This post was written by Jay Baer and Amber Naslund and was culled from their forthcoming book, “The NOW Revolution: 7 Shifts to Make Your Business Faster, Smarter & More Social,” available for pre-order and debuting Feb. 1. Download the first chapter free at Facebook.com/nowrevolution.
It used to be so simple.
Decisions were made according to an organization chart that classified people according to their functional role. If you were low on the chart, you just carried out the orders handed to you from higher on the branches. If you were higher on the chart, you handed down the decisions and were accountable for whatever happened below you, rarely getting your hands dirty in the details. Businesses sorted employees into silos like marbles into jars.
But the increasing speed of business calls for broader leadership and collective accountability. We need a distribution of decision-making and authority throughout an organization to make us quicker, more nimble, more responsive to the demands of immediacy. We need not just new roles, but teams that communicate faster, with more fluidity and less friction. And nowhere is that fluidity more necessary than in social media, where in any given second a customer could be praising or punishing your company — in public.
The key to succeeding in social media is not to control and centralize, but rather to advise and then decentralize.
H&R Block is the world’s largest tax-preparation business. Its social media program started in 2007 in the marketing department, mostly as a promotional vehicle, and as an extension of their traditional marketing campaigns and efforts.
But the more engaged it got as a company, the more the focus shifted from acquisition and lead generation to more strategic communication overall, with a heavy focus on customer service. Zena Weist, the company’s director of social media, supported the decision to move social media underneath the corporate communications umbrella.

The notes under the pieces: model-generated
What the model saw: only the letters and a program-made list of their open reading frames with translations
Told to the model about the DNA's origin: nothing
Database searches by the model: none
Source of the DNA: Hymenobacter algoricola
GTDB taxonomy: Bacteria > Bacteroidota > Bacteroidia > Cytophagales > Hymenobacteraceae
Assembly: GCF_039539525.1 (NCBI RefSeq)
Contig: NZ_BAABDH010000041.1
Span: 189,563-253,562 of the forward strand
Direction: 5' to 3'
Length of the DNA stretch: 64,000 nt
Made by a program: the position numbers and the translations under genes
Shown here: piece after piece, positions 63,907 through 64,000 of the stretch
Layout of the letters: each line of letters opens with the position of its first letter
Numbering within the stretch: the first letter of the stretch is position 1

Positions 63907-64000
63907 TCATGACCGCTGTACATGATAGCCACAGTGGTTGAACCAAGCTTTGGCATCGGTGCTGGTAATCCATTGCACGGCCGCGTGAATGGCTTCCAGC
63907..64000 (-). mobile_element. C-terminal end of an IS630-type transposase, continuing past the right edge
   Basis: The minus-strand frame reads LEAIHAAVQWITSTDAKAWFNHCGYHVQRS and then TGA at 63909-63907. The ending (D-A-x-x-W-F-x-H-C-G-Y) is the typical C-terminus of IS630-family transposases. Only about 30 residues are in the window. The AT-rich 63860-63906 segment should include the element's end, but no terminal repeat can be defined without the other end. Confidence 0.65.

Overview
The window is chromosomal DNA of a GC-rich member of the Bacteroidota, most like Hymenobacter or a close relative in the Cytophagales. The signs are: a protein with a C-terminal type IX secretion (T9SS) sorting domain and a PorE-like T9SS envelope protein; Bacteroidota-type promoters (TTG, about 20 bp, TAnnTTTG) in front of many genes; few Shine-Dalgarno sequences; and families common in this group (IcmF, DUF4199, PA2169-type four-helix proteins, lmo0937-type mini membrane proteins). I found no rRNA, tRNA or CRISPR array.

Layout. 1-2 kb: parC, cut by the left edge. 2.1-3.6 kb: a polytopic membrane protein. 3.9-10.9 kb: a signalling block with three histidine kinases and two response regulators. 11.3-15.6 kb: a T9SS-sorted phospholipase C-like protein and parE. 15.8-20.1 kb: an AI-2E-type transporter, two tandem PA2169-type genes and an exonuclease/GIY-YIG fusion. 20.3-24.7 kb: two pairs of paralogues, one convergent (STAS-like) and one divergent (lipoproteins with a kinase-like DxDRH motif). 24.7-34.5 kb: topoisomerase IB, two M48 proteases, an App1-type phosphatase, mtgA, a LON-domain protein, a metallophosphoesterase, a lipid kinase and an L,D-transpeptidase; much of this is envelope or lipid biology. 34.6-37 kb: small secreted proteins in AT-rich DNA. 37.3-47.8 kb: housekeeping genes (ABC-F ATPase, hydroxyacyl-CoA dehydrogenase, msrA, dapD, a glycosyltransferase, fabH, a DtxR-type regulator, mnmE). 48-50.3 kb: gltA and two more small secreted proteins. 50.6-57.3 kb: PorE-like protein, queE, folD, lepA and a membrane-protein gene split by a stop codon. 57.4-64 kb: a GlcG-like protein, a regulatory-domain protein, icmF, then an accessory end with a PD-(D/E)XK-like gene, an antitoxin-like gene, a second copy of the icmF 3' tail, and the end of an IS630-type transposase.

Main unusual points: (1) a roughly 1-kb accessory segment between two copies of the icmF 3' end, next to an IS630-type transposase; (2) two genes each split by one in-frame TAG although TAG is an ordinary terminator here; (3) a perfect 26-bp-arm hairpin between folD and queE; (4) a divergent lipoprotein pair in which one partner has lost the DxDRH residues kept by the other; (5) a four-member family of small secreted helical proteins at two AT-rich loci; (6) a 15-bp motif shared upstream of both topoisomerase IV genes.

The H&R Block social media team, which consists of five people in addition to Weist, is housed in corporate communications, but it gets just about everyone involved. The team members partnered with digital and retail divisions to educate those teams and immerse them in social media, since customer service was a key area of focus for them. They also work with people from regulatory, retail field teams, legal, franchise teams and even information technology to make sure online communication is being supported and stewarded wherever necessary.
“We realized that in order to grow our social media efforts, there was no way our team could own and control everything,” explains Weist. “So we’re aiming for something that’s less centralized and more organic, and that helps equip our teams with information and expertise so they can participate in social media, too.”
Here are 10 steps to adopt a distributed social media strategy in your organization:
- Understand your entry point for social media and where the roots are.
- Create a coaching staff to coordinate and guide the companywide social media efforts of players.
- Recruit team members across the business to represent their functional areas within social media.
- Consider new roles that you might need to bolster your social media goals and efforts.
- Create a social media co-op that involves and empowers employees outside official social media teams.
- Create a social media policy that accurately reflects your corporate culture and desired outcomes.
- Think about what role you want your agency to play in your social media programs.
- Create an internal social system to gather company stories, and feed important information from all corners of the business.
- Adopt the tools that suit your culture, infrastructure and existing communication style.
- Train your employees and establish a system for ongoing refresher training.